Of course it should actually say hammer AND cooking spoon… However there is still a stereotype notion of what a man is and should be and also what a woman is and should be.
It doesn´t seem to work without stereotypes
There is a nice US film from 1998 “Pleasantville” (with “Too good to be true” as a German tagline) where the 1950ies are presented in a charming and slightly overdrawn way. Joan Allen and William H. Macy act as a “classic couple”. He comes home from the office in the evening, always smiling with his perfect suit. She is wearing a perfect dress with perfect hair making perfect muffins and of course they live in perfect blackandwhite world – for they are the characters in a fictional television series. In the course of the movie colour enters their world and how this takes place and the consequences it has, is worthwhile entertainment.
Our world has become much more colorful since then in more than one sense: with men running the households while their CEO wives are financing the family, with female chimney sweepers and construction site managers, with male secretaries and receptionists. However male kindergarden teachers and women toolmaker are still not considered normal. Something prevents that and it is perhaps more than the stereotype alone.
The charm of the tool box
Sometime in the 1990ies I heard a radio show while driving in my car, where a survey was done amongst the primarily female listeners. The question was whom they´d find most attractive a guy, who looks like Tom Selleck (star of the then very popular tv show Magnum), a guy with a fat wallet or a guy with a decent tool box. To the surprise of the program editors the decent tool box was almost on par to the fat wallet. A few women were asked why and replied they could easily make a lot of money themselves, whereas decent craft skills were rare and sexy…
However, most men find it rarely erotizising if they see a woman handling a drilldriver, rather than cooking or knitting. Somehow sweat beads on a woman coming from the rising steam of a boiling pasta sauce are considered more attractive than those coming from plugging a lamp to the ceiling – whereas it´s the other way round with men.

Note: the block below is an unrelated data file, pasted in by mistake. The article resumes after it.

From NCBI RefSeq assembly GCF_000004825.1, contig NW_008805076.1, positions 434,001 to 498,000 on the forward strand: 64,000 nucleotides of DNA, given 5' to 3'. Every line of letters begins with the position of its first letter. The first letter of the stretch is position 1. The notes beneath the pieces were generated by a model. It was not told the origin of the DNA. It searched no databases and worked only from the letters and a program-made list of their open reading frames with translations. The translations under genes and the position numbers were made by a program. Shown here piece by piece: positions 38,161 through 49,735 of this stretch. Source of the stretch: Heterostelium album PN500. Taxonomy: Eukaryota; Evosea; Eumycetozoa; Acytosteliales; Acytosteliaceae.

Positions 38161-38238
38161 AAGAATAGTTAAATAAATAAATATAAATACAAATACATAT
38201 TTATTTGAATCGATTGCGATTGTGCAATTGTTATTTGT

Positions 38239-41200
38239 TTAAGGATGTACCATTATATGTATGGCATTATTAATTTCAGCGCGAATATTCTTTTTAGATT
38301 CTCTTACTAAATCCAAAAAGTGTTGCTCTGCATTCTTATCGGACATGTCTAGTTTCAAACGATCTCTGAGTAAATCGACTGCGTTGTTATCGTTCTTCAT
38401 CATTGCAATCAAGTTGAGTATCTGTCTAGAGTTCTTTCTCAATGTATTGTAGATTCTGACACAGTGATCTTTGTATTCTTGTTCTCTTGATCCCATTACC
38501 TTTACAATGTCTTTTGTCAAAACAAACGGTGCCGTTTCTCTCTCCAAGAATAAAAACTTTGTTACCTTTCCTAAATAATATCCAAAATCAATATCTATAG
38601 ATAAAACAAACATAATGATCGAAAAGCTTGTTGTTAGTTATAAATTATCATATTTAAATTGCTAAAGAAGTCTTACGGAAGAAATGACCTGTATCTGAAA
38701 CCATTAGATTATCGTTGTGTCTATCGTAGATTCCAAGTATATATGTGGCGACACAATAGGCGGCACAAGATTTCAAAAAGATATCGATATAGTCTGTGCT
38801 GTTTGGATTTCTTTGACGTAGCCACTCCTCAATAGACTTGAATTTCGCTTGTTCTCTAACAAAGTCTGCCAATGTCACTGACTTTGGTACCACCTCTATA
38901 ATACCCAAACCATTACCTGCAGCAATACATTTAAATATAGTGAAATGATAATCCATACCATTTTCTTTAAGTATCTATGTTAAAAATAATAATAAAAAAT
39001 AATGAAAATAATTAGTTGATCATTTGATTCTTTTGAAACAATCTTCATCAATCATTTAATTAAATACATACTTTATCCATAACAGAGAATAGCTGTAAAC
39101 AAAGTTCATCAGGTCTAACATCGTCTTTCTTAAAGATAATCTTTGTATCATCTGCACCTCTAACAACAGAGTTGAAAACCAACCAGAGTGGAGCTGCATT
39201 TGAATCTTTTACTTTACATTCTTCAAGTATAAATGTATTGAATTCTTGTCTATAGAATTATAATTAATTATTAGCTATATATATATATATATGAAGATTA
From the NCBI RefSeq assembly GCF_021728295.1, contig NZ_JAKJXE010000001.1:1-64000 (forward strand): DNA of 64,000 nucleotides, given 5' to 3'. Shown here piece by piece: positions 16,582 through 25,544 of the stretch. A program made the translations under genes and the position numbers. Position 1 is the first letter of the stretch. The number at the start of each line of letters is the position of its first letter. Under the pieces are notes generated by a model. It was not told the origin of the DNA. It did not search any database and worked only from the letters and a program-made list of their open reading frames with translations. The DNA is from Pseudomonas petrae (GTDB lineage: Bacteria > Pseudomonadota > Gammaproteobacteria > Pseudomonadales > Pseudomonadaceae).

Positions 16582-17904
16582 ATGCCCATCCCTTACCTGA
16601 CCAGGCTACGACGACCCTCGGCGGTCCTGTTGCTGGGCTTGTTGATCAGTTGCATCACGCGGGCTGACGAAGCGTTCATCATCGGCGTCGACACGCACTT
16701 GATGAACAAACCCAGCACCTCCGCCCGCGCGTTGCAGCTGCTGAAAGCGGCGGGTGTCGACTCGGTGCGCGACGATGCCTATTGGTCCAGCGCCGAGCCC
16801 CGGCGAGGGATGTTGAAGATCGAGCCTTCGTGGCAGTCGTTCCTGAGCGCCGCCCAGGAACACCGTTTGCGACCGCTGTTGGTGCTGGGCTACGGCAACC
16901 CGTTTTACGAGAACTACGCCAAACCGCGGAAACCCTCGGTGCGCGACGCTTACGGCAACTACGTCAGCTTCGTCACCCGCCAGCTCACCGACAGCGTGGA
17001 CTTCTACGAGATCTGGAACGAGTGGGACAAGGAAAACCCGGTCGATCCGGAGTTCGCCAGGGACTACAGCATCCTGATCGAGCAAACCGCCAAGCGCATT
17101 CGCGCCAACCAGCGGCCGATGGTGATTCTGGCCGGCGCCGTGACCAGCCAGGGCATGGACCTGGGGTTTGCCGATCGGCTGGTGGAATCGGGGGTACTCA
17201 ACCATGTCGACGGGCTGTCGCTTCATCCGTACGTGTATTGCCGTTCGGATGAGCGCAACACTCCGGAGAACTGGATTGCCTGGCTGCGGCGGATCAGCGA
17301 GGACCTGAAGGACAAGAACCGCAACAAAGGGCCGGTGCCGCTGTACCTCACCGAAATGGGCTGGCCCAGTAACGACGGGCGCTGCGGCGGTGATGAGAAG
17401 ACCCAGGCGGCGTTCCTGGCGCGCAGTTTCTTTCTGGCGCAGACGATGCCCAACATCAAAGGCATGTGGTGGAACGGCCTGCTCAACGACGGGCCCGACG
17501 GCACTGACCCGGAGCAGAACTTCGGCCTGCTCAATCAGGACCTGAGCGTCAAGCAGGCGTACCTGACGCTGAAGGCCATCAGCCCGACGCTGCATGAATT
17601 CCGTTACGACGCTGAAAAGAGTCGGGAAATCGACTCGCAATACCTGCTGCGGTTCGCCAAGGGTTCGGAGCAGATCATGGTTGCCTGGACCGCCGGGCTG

At closer scrutiny the stereotype gets blurred…
On the other hand I know many men who are excellent chefs and handle a drill with just as much skill. And women too.
However it is noteworthy that most chefs are men. It is a profession that is highly marked by competition, and having to proove yourself. In turn you get applauded for pleasing gourmet tongues. This is very different from cooking a meal for the family every day, that has to please all.
In other areas the clichee borders are also rather foggy: the people I know who are most prone to gossip and have a penchant for kitsch – are male, and they are neither softies nor gay – just to meet another clichee right here! And the people I know who are most efficient in destroying either objects or relationships – are women!
Interestingly enough in the German language a gossip monger is naturally female and a thug male… Even though most garden gnomes happen to be male and despite the amazing female destruction competence there is no colloquial word for it, like terminatrix…perhaps because violence is not always the choice of a witch…
For some reasons the steretypes are rather persistent and not only because the scientifically proven dispositions nuture that: men can carry heavier loads and have better special vision, women can endure more pain and are better at multitasking.
Equal rights – yes, egalitarianism – no
Despite the ever sought equality of rights of men and women there is also a deep yearing for the expression of the difference. Some men avoid pink even if it is presented to them as a color of rhubarb lemonade, while some women refuse to wear anything but skirts and dresses… Also in our culture and among lefties.
Some men would really like to be masculine without being notorious as a macho. Many women really want to be feminine – without being considered a bitch a or a bimbo. But the jungle of stereotypes, prejudices and the more or less outdated patterns and traditions of society is dark and dense. To find one´s path towards a healthy attitude with one´s own gender and that of the others is a lifelong process. It requires courage, perseverence and humour – fortunately a frequent side effect of the stereotypes!